noun, plural in·ter·mez·zos, in·ter·mez·zi [in-ter-met-see, -med-zee] /ˌɪn tərˈmɛt si, -ˈmɛd zi/,
- intermetacarpal joint,
- intermetallic compound,
- intermetatarsal joint,
Origin of intermezzo
Examples from the Web for intermezzi
This confusion of Poliziano's "Orfeo" with spoken drama interspersed with intermezzi is unfortunate.
With the orchestral works should go two intermezzi for "The Masque of Pandora," finished later than the overture.Woman's Work in Music|Arthur Elson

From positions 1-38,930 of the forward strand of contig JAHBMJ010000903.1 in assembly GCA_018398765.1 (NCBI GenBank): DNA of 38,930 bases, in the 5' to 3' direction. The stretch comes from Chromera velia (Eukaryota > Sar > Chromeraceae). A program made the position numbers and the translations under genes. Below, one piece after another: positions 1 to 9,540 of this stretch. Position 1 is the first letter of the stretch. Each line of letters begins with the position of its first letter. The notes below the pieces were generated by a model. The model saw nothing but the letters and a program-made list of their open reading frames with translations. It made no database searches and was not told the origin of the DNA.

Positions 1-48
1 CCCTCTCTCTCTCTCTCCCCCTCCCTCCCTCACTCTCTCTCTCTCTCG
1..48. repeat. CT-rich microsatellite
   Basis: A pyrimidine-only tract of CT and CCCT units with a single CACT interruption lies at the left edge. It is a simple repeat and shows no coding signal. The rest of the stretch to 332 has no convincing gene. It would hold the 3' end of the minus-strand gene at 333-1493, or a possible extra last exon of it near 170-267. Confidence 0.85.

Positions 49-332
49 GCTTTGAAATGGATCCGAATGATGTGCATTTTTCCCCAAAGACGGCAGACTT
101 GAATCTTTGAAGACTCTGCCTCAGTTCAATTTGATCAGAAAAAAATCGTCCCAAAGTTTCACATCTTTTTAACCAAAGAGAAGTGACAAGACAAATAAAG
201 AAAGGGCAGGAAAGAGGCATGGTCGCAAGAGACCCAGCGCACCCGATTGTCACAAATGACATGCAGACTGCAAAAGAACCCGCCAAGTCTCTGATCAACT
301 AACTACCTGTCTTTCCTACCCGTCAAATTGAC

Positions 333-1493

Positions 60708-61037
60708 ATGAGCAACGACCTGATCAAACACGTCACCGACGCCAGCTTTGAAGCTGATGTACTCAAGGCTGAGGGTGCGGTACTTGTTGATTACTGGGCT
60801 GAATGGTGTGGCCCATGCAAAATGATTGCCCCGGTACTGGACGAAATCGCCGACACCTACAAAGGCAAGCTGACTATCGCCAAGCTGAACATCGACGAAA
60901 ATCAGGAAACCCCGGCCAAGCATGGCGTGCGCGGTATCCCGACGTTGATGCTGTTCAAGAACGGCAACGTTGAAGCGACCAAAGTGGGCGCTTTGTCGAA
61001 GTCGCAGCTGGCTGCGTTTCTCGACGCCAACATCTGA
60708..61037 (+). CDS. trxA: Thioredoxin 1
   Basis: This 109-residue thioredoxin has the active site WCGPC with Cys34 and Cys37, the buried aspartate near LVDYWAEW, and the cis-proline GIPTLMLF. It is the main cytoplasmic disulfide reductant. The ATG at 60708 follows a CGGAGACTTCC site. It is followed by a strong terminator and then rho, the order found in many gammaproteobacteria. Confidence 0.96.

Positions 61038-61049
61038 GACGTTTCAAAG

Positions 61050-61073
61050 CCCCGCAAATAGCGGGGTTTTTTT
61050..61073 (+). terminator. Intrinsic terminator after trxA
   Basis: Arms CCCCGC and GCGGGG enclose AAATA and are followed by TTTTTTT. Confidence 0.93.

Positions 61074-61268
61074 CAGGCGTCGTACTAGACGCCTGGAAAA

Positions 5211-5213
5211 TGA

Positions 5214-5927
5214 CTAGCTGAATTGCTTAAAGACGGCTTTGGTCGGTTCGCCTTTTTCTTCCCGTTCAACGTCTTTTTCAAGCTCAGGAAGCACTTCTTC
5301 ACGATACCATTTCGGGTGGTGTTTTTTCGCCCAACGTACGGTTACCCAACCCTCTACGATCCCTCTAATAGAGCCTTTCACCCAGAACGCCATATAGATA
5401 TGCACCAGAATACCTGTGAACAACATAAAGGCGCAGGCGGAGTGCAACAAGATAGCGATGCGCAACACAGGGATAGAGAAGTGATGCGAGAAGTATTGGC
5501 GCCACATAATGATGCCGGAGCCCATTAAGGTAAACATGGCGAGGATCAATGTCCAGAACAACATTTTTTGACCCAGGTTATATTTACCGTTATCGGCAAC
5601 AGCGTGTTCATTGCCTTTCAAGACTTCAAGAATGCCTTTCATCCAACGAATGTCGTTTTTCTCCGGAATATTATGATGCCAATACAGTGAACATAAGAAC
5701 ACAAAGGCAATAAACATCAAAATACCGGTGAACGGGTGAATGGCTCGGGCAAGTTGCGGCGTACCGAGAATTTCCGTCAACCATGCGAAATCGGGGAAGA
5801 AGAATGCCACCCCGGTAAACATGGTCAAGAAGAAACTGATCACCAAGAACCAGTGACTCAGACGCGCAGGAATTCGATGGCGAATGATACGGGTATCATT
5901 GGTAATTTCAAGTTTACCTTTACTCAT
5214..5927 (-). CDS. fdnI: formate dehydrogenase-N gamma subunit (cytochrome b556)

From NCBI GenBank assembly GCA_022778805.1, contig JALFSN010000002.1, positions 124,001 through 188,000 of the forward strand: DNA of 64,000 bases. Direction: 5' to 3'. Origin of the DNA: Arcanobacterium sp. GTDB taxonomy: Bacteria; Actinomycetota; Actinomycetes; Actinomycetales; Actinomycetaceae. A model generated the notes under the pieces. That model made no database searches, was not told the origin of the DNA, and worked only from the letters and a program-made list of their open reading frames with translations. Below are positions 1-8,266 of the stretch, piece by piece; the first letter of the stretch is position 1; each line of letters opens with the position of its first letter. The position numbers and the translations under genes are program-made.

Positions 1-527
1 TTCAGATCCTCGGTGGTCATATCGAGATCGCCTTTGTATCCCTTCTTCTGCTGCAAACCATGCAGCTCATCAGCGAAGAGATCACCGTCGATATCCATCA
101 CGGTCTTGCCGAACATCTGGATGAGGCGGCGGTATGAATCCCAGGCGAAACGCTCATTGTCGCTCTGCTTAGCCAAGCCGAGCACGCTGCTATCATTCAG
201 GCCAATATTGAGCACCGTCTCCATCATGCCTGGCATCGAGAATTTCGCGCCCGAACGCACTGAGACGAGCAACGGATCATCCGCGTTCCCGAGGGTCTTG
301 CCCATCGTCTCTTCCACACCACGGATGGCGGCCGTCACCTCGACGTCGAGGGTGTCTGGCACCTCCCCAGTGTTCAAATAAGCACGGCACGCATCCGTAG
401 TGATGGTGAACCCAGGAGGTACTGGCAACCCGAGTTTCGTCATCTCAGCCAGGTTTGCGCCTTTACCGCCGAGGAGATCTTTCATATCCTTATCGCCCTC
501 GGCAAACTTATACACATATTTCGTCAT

There were no intermezzi at the representation of this lyric drama.
At the same time, there is no doubt that the distracting Intermezzi did serious harm to the drama.The Civilisation of the Renaissance in Italy|Jacob Burckhardt
Yet, what a master miniaturist he is in his little piano pieces, his Intermezzi.Unicorns|James Huneker
noun plural -zos or -zi (-tsiː)
Word Origin for intermezzo
1834, from Italian intermezzo "short dramatic performance between the acts of a play or opera," literally "that which is between," from Latin intermedius (see intermediate).